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A Voice for Men writer: “Marriage is a licence for sex,” and laws against marital rape will destroy marriage itself

Protesters at anti-rape demonstration in India
Protesters at an anti-rape demonstration in India

A Voice for Men seems to joining the ranks of the marital rape deniers. In a post on the site today (archived here), AVFM contributor Amartya Talukdar attacks proposed laws to criminalize marital rape in India as part of an evil feminist plot to “criminalize marriage” itself. Because, in his mind, there is no such thing as marital rape.

In the post, he offers a muddled assortment of “arguments” against the very idea of marital rape. Echoing the, er, logic of sci-fi author and far-right crank Vox Day, Talukdar explains that once a woman marries a man she gives up her right to say “no” to sex with her husband.

The concept of marital rape is an oxymoron. Marriage is a licence for sex. A woman who does not want to have sex with her husband should separate from him and file for divorce.

Indeed, as he sees it, saying “no” to a spouse’s demands for sex is the real crime.

[M]arriage is where both partners should seek sexual fulfillment. Denying each other sex is a crime except in exceptional circumstances. This applies to both man and woman. In respecting mutual duties and responsibilities lies the successful marital relationship.

As long as a husband isn’t literally beating his wife, Talukdar suggests, she should simply submit to his demands — and shouldn’t even think about calling the cops on him.

Marriage is a partnership of trust. If a man should not subject his wife to physical pain, the wife should not subject him to the rigors of the criminal justice system.

Denying a husband sex is an evil act, because it might force the poor fellow to resort to masturbation — or worse!

What should a man do if he is regularly denied sex by his wife? Should he masturbate, visit brothels or should be commit adultery?

I’m going to take door number one here, and say, yes, it would be better for a man to masturbate than for him to RAPE HIS WIFE. (Having an affair or going to a brothel are also much better options than RAPING SOMEONE.)

But as Talukdar sees it, married men are essentially paying for a lifetime of sex-on-demand, and it’s a woman’s duty to live up to her side of this supposed bargain.

Rights come with duties. A woman in India has a right to maintenance even when husband is sick, and incapable of earning or is unemployed. He is duty bound to pay his wife alimony even after divorce. The Indian Courts have held that a man must “beg, borrow or steal” but he must maintain his wife. Then why shouldn’t a man have right to have coitus with his wife if he is duty bound to maintain her?

By this logic, divorced men paying alimony to their ex-wives should also have the right to demand sex from them, but never mind.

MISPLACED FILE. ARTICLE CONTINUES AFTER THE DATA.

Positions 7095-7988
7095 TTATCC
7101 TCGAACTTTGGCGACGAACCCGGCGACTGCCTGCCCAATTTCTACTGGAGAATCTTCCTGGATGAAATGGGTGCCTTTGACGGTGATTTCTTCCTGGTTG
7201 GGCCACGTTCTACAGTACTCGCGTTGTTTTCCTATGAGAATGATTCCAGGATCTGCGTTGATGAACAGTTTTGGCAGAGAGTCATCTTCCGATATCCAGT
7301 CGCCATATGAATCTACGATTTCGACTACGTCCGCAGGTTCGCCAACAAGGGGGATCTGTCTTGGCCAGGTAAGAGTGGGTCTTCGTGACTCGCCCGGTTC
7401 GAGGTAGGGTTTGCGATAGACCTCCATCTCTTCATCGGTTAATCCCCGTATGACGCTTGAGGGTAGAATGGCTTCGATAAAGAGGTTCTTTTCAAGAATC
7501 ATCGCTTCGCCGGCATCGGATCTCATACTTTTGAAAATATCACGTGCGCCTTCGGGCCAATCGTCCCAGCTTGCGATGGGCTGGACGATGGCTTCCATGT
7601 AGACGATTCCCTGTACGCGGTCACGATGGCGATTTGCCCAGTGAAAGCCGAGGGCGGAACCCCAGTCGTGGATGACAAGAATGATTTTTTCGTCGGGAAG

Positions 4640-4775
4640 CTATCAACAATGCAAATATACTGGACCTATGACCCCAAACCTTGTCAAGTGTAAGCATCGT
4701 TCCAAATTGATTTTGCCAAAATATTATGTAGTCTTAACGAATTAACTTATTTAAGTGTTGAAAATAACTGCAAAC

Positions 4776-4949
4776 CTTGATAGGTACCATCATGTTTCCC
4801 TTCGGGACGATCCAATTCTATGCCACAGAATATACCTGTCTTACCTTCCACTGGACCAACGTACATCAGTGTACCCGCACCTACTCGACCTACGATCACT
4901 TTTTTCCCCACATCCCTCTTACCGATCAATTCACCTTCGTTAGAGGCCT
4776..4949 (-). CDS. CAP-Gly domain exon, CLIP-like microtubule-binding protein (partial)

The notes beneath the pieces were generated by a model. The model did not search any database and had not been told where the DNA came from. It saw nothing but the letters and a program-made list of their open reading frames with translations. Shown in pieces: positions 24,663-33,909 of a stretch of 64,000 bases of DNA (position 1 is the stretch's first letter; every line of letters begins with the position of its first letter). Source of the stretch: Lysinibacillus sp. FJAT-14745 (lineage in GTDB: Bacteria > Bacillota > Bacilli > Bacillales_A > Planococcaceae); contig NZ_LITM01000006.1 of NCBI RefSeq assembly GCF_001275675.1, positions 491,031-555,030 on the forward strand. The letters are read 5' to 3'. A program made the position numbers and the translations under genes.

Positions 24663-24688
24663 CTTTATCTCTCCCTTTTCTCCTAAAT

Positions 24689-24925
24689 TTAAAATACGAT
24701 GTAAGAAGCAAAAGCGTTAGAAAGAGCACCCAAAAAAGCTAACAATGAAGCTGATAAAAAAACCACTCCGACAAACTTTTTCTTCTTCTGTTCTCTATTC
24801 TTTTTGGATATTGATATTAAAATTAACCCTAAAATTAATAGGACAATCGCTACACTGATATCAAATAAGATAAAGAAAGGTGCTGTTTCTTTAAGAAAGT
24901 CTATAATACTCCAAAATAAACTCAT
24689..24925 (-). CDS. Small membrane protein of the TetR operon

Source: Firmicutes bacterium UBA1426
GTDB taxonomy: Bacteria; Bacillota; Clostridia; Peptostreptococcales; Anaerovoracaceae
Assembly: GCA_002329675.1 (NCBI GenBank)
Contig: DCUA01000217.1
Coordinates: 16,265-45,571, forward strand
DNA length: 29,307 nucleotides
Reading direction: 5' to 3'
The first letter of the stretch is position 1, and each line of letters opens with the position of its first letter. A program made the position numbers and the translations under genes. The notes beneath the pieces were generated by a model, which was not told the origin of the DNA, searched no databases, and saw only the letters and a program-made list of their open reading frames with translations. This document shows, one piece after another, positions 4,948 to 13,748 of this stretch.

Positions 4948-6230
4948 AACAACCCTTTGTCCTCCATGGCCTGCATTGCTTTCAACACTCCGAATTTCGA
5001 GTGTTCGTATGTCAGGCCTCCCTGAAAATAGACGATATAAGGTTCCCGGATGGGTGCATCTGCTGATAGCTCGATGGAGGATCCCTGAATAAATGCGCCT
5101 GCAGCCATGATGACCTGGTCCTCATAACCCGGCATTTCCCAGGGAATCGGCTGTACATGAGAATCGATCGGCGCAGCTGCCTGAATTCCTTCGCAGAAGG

Since marital rape, in his mind, doesn’t exist, Talukdar resorts to conspiracy theory to explain why anyone would want to pass laws criminalizing marital rape in India. In his mind, it’s part of a longstanding plot by feminists to “criminalize” marriage and thus destroy it once and for all.

In India marriage is a sacrament. However, feminists have always viewed marriage as an institution that enslaves women. Hence they want this institution to be destroyed. …

Laws like no fault divorce, domestic violence, marital rape, alimony and child support have already made marriage an extinct institution in many countries. Hence caution must be exercised before Indian Law makers copy such laws.

In the world you and I live in, marriage is “extinct” in precisely zero countries. Talukdar, like most AVFMers, seems to live in a world of his own imagining.

Talukdar’s post is another new low in a long history of new lows from AVFM.

 

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sunnysombrera
5 years ago

Note how the two sources this guy cites to “prove” that feminists want to destroy marriage and family is 1) Andrea Dworkin (because of course) 2) some unspecified entity known as “The Feminists”.

And he uses a law from the year SEVENTEEN THIRTY SIX to “prove” that marriage is ongoing consent to sex.

Such stupid.

palmedfire
palmedfire
5 years ago

I don’t comment often but I feel a need to reply to rugbyyogi’s post because, well, I’m on the opposite side of that sort of situation. My wife and I haven’t had sex since we got married in January. This has been partially due to health issues (we’ve both been sick a lot this winter/spring), but it’s mostly been due to my own lack of sexual desire. And while yes, she would love to have sex more, we’ve talked a lot over the years about my lower desire especially recently as it’s dropped off almost completely – we think due to stress and my BC. They haven’t been easy conversations, and I usually end up crying during them, but for both of us, being honest with each other is the most important factor in our relationship. Sure, talking is hard, and it doesn’t necessarily solve things, but I’m not sure any of the alternatives are any better. We’ve had points in our relationship (only been married since Jan, but we’ve been together for fourteen years), where our mis-matched sexual drives have almost split us up, but we’ve talked things through and stayed together. That doesn’t work for everyone, I know, and I certainly think mis-matched drive is a perfectly legit reason to breakup/divorce. But I personally think that having that sort of conversation, even if it does lead to separation is far better than one partner cheating on the other.